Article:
Intuitively, you know that a rental property is only “worth it” if it makes you money. Yet there’s a lot more to consider before investing in property than how much you can charge for rent. Here are three things you need to know before investing in a rental property.
1. Understand How Much Money You Stand to Make
The old adage says that real estate is one of the safest investments because it always goes up. That’s not entirely true, nor does it mean that any investment property is a good value. Before you even consider making an offer, crunch the numbers.
While you hope the property will improve in value and yield a profit when you sell, so much depends upon the market. If the real estate market is overinflated, then you could just as easily lose money should the market tank before you sell.
Look carefully at the amount you’ll need to put down for the deal as well as any work that would be required for repairs or maintenance. If you need to renovate before you can rent a property, you could be looking at covering several months of expenses while getting work done. Only then can you start to recoup your costs. If you don’t have enough cash to cover repairs and the mortgage, the house isn’t a good fit for you.
2. Understand the Property’s True Condition (Location Included)
Savvy real estate investors never take a listing agent’s word for it about the condition of a home. They hire a home inspector who checks out all the systems and provides an independent assessment of the home’s state.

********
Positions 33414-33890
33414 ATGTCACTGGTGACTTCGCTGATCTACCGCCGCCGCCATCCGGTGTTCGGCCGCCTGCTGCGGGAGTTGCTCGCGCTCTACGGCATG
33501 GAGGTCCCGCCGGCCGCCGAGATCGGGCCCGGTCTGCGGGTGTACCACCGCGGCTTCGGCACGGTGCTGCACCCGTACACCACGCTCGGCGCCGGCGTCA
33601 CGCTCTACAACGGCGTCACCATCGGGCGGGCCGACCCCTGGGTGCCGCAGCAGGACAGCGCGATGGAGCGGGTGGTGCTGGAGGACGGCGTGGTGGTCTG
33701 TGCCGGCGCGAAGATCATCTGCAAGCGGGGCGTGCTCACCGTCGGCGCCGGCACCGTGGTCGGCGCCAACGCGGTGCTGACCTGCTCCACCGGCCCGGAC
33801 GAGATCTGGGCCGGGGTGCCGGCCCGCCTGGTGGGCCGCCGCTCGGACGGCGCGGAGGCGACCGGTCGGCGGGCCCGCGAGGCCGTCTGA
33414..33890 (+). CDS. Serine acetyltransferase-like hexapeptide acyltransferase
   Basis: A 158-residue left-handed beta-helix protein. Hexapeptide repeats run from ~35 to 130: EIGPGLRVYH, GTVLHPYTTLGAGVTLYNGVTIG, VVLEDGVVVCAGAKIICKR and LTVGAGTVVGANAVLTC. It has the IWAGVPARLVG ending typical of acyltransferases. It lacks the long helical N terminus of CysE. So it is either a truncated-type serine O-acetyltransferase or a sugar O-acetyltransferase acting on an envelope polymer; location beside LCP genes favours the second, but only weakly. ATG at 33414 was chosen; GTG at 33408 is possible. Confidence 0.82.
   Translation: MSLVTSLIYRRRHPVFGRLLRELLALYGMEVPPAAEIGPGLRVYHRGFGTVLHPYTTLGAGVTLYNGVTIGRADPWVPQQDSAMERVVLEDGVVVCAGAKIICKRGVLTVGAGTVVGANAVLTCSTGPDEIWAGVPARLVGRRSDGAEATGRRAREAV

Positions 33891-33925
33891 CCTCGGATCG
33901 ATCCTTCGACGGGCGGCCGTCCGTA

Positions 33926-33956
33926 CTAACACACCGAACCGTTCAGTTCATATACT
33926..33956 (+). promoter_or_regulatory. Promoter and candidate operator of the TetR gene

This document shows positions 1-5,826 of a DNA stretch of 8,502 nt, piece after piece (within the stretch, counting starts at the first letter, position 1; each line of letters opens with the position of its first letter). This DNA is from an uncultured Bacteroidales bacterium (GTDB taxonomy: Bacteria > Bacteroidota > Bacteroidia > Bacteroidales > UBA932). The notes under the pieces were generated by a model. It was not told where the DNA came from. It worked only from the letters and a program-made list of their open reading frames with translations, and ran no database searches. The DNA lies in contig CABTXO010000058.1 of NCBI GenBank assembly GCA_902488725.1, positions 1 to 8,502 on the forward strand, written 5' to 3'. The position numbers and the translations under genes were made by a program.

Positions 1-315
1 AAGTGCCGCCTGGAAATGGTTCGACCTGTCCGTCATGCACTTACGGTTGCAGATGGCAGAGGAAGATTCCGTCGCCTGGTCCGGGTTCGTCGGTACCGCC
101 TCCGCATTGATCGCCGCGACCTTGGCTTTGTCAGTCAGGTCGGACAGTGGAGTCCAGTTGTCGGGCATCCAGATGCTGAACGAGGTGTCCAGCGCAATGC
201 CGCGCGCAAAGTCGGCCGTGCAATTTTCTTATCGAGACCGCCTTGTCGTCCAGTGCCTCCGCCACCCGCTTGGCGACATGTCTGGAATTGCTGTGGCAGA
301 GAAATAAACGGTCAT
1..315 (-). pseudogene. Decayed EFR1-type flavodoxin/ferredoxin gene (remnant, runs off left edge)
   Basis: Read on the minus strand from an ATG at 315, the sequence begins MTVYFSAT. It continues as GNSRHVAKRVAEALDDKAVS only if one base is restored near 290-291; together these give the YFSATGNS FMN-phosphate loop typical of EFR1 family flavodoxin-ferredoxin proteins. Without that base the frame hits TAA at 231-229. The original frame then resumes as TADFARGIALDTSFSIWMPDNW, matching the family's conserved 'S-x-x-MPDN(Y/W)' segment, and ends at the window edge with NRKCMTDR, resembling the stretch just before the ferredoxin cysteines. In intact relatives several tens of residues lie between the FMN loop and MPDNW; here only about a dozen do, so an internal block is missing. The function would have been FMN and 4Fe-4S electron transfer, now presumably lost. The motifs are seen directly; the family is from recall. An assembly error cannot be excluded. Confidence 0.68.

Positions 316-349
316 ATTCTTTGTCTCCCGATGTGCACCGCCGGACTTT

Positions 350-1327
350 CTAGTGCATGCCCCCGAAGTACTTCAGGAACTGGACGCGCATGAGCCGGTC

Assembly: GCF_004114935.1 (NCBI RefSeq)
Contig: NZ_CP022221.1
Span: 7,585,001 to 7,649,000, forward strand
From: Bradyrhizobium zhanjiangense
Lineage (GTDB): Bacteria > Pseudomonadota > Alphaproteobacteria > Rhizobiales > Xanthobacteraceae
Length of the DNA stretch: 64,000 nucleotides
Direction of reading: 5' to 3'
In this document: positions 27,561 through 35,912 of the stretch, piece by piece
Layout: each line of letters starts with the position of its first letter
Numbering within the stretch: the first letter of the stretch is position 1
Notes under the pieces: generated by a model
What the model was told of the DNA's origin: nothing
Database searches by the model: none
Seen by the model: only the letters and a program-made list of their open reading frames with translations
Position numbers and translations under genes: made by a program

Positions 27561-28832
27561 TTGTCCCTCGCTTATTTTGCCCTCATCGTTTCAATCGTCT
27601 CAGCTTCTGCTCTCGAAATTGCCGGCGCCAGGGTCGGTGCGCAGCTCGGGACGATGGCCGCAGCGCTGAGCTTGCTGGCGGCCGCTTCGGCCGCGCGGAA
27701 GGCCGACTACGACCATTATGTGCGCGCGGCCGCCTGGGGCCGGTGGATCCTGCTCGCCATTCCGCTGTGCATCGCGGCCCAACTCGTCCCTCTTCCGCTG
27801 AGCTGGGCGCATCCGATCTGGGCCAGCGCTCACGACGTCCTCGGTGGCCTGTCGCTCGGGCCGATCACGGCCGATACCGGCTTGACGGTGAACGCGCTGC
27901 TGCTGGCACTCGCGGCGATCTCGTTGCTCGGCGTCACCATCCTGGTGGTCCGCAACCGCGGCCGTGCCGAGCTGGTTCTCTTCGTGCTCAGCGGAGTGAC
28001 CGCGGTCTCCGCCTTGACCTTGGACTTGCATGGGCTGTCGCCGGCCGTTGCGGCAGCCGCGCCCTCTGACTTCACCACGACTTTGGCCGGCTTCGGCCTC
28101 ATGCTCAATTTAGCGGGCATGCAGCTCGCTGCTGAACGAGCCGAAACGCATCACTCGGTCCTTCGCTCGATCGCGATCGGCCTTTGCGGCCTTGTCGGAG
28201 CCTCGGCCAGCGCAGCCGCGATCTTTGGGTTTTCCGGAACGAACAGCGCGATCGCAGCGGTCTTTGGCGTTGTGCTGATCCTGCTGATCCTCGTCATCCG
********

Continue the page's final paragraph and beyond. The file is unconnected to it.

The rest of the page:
While no home will be in perfect condition, make sure that you’re not taking on more than you can afford before committing to a purchase. Pay close attention to things like termites and pest presence, water damage, mold and mildew, and structural issues.
A home inspector can alert you to code violations, which usually must be fixed before a sale can proceed. In some cases, you can live with a code violation until you make repairs to the area (say, adding GFCI outlets to a kitchen when remodeling). In other cases, you’ll need to pay out of pocket for the fix or negotiate a concession from the seller.
While not strictly part of the home’s condition, the neighborhood is too important to ignore. If the property is in an area that lacks public transit or has high crime rates, you may struggle to attract tenants.
Get a feel for neighbors, too. Communicative neighbors can be important, especially if you’re managing the property from a distance. But a busybody can be the sort of neighbor who is always complaining—driving your tenants away and driving you batty with constant phone calls about “issues.”
3. Understand What it Takes to Manage a Property
Being a landlord may look easy, but there’s a lot of work that goes into managing property. But you don’t have to do the work yourself—that’s what property management companies are for. However, if you hire one, you’ll have to give them anywhere from eight to twelve percent of the monthly rent. If you know you want to outsource property management, deduct the cost of hiring a property manager from your anticipated income to understand how the decision affects your cash flow.
If the numbers look good, the property is in good shape, and you understand the work involved, dive into the deal knowing you’ve done all the due diligence possible to make the move a profitable one. If things don’t check out, keep searching. There are plenty of investment properties, and it’s only a matter of time until you find yours.